I always figured that the use of Goldsmith's theme was one of Roddenberry's decisions, and may have had something to do with the fact that The Motion Picture was the last time Roddenberry was really in control of Star Trek before the development of TNG. (Not that that has anything to do with the theme coming back for The Final Frontier; that's just due to hiring the same composer.)
Just about every Star Trek soundtrack there's ever been has had an expanded reissue come out within the last five years (you can now buy every note Ron Jones ever recorded for TNG, for instance), and Farpoint is the most recent of them. The Farpoint score is now complete, but for me, the real gem there is the addition of McCarthy's score for The Arsenal of Freedom.
It's hard to say who the quintessential Trek composer is for me. A lot of the great music for TOS' first two seasons seared itself into my memory through repetition, as did the scores for the first seven films. (Star Trek and Star Wars are, together, responsible for my lifelong love of film music.) McCarthy was a little too Bermanized to fill that role for me; my favorite McCarthy score is definitely Generations, with a nod to his DS9 scores for the same general time period–listening to the McCarthy disc of the 2013 DS9 set, it seemed like he was writing Generations for three or four years, and I ate it all up.
September 12, 2014 @ 9:08 am
Thanks for the kind words!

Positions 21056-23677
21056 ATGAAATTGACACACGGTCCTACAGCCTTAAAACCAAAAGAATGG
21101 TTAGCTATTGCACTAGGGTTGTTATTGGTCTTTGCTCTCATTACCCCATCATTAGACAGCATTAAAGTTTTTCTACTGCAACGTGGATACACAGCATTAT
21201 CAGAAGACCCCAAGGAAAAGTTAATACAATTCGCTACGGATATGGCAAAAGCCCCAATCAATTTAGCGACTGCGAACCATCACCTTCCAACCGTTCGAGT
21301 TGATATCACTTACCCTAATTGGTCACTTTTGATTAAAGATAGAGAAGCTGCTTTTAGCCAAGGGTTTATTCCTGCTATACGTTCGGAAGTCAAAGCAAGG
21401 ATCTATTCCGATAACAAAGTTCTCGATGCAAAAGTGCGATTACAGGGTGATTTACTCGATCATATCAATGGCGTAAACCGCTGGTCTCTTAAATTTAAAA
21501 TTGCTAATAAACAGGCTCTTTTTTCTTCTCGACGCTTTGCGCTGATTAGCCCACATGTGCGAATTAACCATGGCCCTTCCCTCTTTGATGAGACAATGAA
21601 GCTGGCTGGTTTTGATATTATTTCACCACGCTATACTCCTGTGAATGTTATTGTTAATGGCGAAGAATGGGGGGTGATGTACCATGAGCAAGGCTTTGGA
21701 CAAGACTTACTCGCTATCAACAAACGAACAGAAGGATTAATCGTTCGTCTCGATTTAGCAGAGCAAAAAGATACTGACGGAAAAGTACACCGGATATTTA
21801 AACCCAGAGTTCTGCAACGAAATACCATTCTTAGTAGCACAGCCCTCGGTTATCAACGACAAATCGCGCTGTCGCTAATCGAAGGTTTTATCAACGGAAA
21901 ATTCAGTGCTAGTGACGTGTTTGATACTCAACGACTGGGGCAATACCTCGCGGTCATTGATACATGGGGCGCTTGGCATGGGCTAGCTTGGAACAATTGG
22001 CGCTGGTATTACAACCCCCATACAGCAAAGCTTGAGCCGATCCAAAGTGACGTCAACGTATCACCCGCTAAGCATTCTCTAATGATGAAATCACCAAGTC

Ron Jones seems to be the fan favouirte of the TNG composers. I do like and appreciate his work, but I have to say I'm less fond of his mini feature film approach than some others. That's not to say I don't think it's good, but I personally like a different style of Star Trek music than that. Next time we look at McCarthy, I'll talk about how, in spite of the limitations he sometimes faced, he still came up with a sound I think is very distinctive and appropriate.
Definitely second your comments about Enterprise and "Archer's Theme". That was going to be the theme song for the show itself, and, like much about this show, it should have been. And of course his Voyager theme was a smash hit.
February 12, 2018 @ 10:29 pm
Jerry Goldsmith composed the theme for Voyager, not McCarthy.
September 12, 2014 @ 9:11 am
You know I feel bad that you left this really lengthy, thoughtful comment and all I can think about right now is how bemused and pleasantly surprised I am that GNP/Crescendo is selling the soundtracks to Godzilla 2000 and Godzilla vs. Megaguirus alongside their Star Trek reissues. I've actually been thinking about Godzilla movies a lot recently, in particular those two, so I was admittedly taken aback to see them. Great stuff!
September 12, 2014 @ 9:42 am
Well, to be fair, the mini-feature approach was mandated. The composers feature on the blu ray has the various composers discussing how Berman thought it made the show sound "cheap" – that it would look to casual viewers like they were recycling musical cues to save money.
(And, for all the stock complaints about Berman, he never made a decision without a clear logic behind it. I can respect that concern about a syndicated science-fiction drama series in 1987 being perceived as "cheap" in any way. It may not be a creative decision with which I would agree, but it makes sense from Berman's perspective – Berman deserves the vast majority of credit for that beautiful polished look and feel of The Next Generation's production.)
On that feature, McCarthy talks about the pain he had trying to sneak in Picard's theme during the first two years, with Berman frequently catching him out.
(Although, in Jones' defence, I think that he did it just as much. The seeding of the Romulan motif in The Neutral Zone and The Defector, the faint traces of that iconic cue from The Motion Picture echoing in some of his Klingon scores or the way that the faintest of traces of Q Who? can be heard on The Best of Both Worlds.)